7am and I need to get up. It looks bright outside and although I have had sunsets, I haven’t had a sunrise yet. The lazy part of me reminds me it’s a holiday and a bed’s there to be slept in, but the photographer side tempts me with imagined photos no rest could rival. I get up, open the porthole curtains and wince at the rising sun straight ahead. Ok, ok, I’ll get up…The ship is moving north and the view, it being obviously in the east this early, mean that as the sun slowly rises the mountains scroll past, creating new gaps and angles. The mountains are now heavy with snow the more north we go, covering any rocks or features that may lie beneath. The sky’s a perfect blue, and the sun picks out the contours of the mountain tops along the range. One minute the sun is out, the next it’s hiding. This is beautiful, and my timing in coming up here is perfect as the sun’s height is just right to provide the ideal photos. Now it’s all about patience, waiting for the right position of sun and mountains. In between, I wait and snap away as the edge appears. Zoomy is a bit nervous about pointing directly in the sun, but is coping extremely well. Just look at these pictures! I’m getting a sparkle effect! They’re just what I always wanted to take, and the shots are just coming thick and fast. I’m getting into this, biding my time, planning my shot, calculating distance and angle, and getting it just right. This is so cool! As the sun creeps up, I decide I’ve seen the best, and with extreme satisfaction I go downstairs for breakfast.
I spend some more time in the lounge area looking at the passing scenery, loading and sorting the recent photos and blogging. I make conversation with an English couple beside me about various excursions that they’ve done or doing and discuss how fantastic the weather has been. Whilst looking at the landscape, he says just before I do how blasé you can be after days watching it, despite its beauty.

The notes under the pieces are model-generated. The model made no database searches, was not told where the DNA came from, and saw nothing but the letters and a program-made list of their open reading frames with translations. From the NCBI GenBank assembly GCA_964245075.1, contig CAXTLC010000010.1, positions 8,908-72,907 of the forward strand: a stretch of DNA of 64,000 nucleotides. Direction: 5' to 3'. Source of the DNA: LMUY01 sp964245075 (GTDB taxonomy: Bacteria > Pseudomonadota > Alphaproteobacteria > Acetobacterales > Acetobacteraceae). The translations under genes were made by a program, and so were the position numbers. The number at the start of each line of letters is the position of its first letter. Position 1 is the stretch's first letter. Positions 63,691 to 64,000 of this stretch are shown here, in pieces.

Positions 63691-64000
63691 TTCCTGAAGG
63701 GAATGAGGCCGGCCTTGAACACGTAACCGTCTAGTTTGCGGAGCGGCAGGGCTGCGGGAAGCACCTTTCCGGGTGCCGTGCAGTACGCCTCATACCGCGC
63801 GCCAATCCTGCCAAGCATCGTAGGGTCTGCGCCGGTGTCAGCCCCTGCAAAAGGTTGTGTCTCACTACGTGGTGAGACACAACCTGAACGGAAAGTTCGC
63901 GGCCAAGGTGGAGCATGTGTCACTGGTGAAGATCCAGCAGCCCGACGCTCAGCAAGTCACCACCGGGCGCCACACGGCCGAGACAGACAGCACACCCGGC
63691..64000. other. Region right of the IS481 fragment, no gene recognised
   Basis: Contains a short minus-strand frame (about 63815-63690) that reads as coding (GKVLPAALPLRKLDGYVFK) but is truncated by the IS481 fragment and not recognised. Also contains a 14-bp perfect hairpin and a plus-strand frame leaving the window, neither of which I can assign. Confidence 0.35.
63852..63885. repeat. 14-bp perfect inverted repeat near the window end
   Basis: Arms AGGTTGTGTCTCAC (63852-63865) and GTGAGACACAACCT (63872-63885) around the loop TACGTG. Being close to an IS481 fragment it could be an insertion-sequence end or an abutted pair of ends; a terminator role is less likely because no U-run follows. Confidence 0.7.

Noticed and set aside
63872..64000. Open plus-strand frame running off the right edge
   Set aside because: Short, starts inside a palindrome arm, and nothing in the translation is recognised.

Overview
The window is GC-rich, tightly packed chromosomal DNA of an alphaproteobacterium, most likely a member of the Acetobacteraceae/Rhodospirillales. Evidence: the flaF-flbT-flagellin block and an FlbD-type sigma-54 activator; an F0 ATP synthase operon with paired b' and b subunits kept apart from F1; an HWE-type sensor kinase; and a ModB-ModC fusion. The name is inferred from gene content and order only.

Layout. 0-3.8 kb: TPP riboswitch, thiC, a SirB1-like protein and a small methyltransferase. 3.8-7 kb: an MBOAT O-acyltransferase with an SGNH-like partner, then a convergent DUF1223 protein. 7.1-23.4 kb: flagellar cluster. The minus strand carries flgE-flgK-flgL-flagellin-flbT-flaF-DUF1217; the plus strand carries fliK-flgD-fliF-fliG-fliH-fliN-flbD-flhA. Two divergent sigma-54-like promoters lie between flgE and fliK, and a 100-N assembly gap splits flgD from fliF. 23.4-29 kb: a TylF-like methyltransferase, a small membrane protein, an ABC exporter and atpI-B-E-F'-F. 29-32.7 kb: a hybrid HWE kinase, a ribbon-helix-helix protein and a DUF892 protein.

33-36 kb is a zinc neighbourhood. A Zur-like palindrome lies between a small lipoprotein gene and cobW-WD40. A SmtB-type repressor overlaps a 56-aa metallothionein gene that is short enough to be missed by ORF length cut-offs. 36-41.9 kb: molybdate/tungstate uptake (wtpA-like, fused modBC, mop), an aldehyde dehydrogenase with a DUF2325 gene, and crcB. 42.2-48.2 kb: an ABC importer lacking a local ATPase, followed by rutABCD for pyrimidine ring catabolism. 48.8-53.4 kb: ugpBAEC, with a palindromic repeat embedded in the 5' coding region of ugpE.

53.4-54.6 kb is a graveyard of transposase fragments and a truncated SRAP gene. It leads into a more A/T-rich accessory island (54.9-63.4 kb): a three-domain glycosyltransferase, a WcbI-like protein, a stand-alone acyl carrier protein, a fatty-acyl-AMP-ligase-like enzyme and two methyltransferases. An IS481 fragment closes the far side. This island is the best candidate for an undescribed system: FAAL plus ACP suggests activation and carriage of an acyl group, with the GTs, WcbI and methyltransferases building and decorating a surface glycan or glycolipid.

We arrive at Honningsvag, where I am to depart for the North Cape trip. I’ve been looking forward to this ever since I’ve seen the photos of the cliff edge and the big globe that marks the point. I’ve got a dream photo in mind, based on some of the brochures I’ve seen and I’m determined to get it. Given the wonderful weather, I may just do it. More photos of the town, and then I board the coach with Chris, who decided after all to book up the trip after she deliberated for the last few days. The coach is full of Germans, English and French as usual, so the tour guide repeats in both between German and English (French never get a translation on this cruise!) all the way.
The coach winds its way up and up through ever-increasing desolate scenes. People still live even as far up as here, and we even see a hotel complex, a small beach and the only permanent resident here (the rest are all summer houses.) We stop and have to wait for the snow plough, as the road is closed to the public at this time of year due to the snow. Minutes later, charging down the hill he appears, opens the gate and proceeds to let us through. Soon, we see the cape in the distance – a sloping outcrop of rock ending in the sea. Only an island is between it and the Arctic Pole. We stop, get off the coach and take some photos. It’s some way in the distance, but is enough to pick out at full zoom. We get back on and a short drive later we arrive.